Regardless of what continent you live on, the waters that surround it are home to marine invaders. The ocean is teeming with plants and animals willing and able to move beyond their native habitats. Often all they need is a ride. Enter: humans. Some invaders hitchhike on ship hulls or inside ballast tanks, others are introduced through the aquarium trade. However they move, invasive species can alter ecosystems, food webs, and economies. The Smithsonian Environmental Research Center’s Marine Invasions Lab travels the globe to better understand the movement and impacts of invasive species. We asked them to introduce us to five marine invaders.
1. Green Crab (Carcinus maenas)
This European crab has been carried by ships in ballast water and is sold as fish bait in much of the world. It now has established populations on both coasts of North America, in southern South America, Australia, South Africa, and Japan. It is a predator of many forms of shore life, including worms and mollusks. In some areas, the crab’s voracious appetite has affected the commercial shellfish industry.
2. Killer Algae (Caulerpa taxifolia)
A strain of this green seaweed, native to the Indian and Pacific Oceans, has escaped public and private aquariums in California, Japan, Australia, and Monaco. It has spread widely in the Mediterranean, replacing native plants and depriving marine life of food and habitat. In California, it was eradicated at considerable cost using toxic chemicals.
3. Sea Walnut (Mnemiopsis leidyi)
This ctenophore (a stingless jellyfish-like animal) is native to the east coast of North and South America. In 1982, it was discovered in the Black Sea, where it was transported by ballast water. It subsequently spread to the Caspian Sea. In both places, it multiplied and formed immense populations. The sea walnuts contributed to the collapse of local fisheries because they feed on zooplankton that the commercial fish also consume. Mnemiopsis leidy has also been discovered in the Mediterranean, Baltic, and North Seas.
4. Veined Rapa Whelk (Rapana venosa)
A large marine snail with a beautiful shell, Rapana venosa is native to the northwest Pacific, from Vladivostok, Russia to Hong Kong. In 1946 it was discovered in the Black Sea and later spread to the Mediterranean Sea. In 1998, it was found in the Chesapeake Bay where it was probably transported in the ballast water of ships. It is also established in European coastal waters from Norway to Spain, and in the Rio de la Plata estuary in South America. This animal, a predator on bivalve mollusks, severely reduced shellfish in the Black Sea, but is now fished and sold to Asian countries as food. Its role as a predator in the Chesapeake Bay is being studied, and it is expected to colonize other parts of the east coast.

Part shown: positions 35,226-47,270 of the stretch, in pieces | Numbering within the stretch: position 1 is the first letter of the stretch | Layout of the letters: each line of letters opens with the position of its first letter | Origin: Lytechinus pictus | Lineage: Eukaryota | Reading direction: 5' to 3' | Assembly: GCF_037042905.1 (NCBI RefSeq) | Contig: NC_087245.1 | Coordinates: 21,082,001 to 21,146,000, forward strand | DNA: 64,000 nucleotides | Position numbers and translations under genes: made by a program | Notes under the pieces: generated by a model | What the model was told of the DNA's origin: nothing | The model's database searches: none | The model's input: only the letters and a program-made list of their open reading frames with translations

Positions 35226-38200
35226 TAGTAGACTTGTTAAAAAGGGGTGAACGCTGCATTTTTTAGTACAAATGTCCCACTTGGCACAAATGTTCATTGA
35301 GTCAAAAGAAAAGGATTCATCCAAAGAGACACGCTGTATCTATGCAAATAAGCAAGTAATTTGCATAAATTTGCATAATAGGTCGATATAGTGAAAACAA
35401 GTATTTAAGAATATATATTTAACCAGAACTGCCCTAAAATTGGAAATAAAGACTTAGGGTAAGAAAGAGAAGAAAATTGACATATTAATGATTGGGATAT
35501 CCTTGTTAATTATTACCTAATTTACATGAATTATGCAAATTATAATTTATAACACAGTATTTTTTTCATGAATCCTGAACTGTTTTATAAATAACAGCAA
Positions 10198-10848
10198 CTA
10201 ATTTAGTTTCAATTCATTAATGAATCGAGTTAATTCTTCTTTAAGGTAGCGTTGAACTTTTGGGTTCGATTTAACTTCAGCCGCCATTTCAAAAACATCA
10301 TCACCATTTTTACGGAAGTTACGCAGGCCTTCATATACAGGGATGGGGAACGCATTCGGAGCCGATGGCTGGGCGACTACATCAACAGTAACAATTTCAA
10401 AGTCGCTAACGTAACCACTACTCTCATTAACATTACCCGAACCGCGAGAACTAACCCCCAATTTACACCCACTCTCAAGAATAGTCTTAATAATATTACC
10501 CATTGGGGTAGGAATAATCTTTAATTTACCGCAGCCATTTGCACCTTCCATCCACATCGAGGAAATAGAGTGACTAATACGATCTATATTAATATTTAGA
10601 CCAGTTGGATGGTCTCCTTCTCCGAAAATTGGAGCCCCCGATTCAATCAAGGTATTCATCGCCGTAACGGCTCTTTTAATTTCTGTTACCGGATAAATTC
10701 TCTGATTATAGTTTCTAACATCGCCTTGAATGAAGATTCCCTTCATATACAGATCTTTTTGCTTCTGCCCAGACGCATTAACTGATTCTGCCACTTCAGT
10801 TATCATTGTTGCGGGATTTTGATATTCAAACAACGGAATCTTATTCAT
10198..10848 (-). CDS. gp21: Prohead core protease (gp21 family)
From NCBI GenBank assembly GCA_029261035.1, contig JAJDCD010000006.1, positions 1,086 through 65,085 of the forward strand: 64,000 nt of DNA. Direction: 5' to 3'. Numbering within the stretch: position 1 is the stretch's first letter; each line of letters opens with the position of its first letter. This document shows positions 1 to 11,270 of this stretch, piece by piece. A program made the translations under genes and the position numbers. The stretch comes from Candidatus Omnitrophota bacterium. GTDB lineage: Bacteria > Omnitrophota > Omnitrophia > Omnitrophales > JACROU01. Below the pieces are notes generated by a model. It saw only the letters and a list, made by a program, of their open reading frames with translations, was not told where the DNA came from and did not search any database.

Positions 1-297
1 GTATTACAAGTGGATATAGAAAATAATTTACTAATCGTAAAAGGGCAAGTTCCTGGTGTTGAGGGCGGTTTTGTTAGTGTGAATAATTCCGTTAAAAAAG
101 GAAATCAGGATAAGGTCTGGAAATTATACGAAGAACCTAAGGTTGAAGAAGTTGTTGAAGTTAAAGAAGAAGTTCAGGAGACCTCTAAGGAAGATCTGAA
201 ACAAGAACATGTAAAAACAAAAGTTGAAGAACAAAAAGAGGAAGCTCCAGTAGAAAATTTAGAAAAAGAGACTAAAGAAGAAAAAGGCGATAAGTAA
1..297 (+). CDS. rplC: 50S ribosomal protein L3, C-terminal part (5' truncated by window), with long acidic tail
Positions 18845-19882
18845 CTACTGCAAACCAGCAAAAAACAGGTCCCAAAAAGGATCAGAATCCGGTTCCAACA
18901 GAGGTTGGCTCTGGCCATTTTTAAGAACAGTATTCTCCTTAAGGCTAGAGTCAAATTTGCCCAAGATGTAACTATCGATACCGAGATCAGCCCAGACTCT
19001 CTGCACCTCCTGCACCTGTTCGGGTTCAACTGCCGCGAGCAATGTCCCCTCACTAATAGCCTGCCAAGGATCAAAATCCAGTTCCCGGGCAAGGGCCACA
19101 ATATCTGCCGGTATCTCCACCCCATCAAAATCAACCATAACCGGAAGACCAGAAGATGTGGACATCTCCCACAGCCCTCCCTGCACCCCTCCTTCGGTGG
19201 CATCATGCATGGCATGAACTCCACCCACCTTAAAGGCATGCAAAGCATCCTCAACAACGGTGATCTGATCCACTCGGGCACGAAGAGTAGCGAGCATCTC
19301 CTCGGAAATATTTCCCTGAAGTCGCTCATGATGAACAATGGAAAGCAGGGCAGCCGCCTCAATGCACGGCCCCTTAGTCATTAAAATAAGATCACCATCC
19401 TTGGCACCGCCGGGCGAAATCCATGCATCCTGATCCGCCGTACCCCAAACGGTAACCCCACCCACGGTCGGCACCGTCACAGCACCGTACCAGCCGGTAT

5. Zebra Mussel (Dreissena polymorpha)
This bivalve mollusk is native to the Caspian Sea, lagoons of the Black Sea and their inflowing rivers. It lives in fresh and brackish water and cannot tolerate full seawater. In the 18th and 19th centuries, it spread through European canals, reaching the Baltic Sea and many European river estuaries. In 1998, it was discovered in the Great Lakes and has since spread to many rivers and lakes in eastern and central North America. The mollusk has fouled power plants, water purification facilities, ships, and littered beaches with decaying mussels and sharp shells. Large populations have devoured plankton and decreased the food available for commercial and game fish. It is abundant in the fresh, tidal parts of the St. Lawrence and Hudson Rivers, and has been discovered at the head of Chesapeake Bay.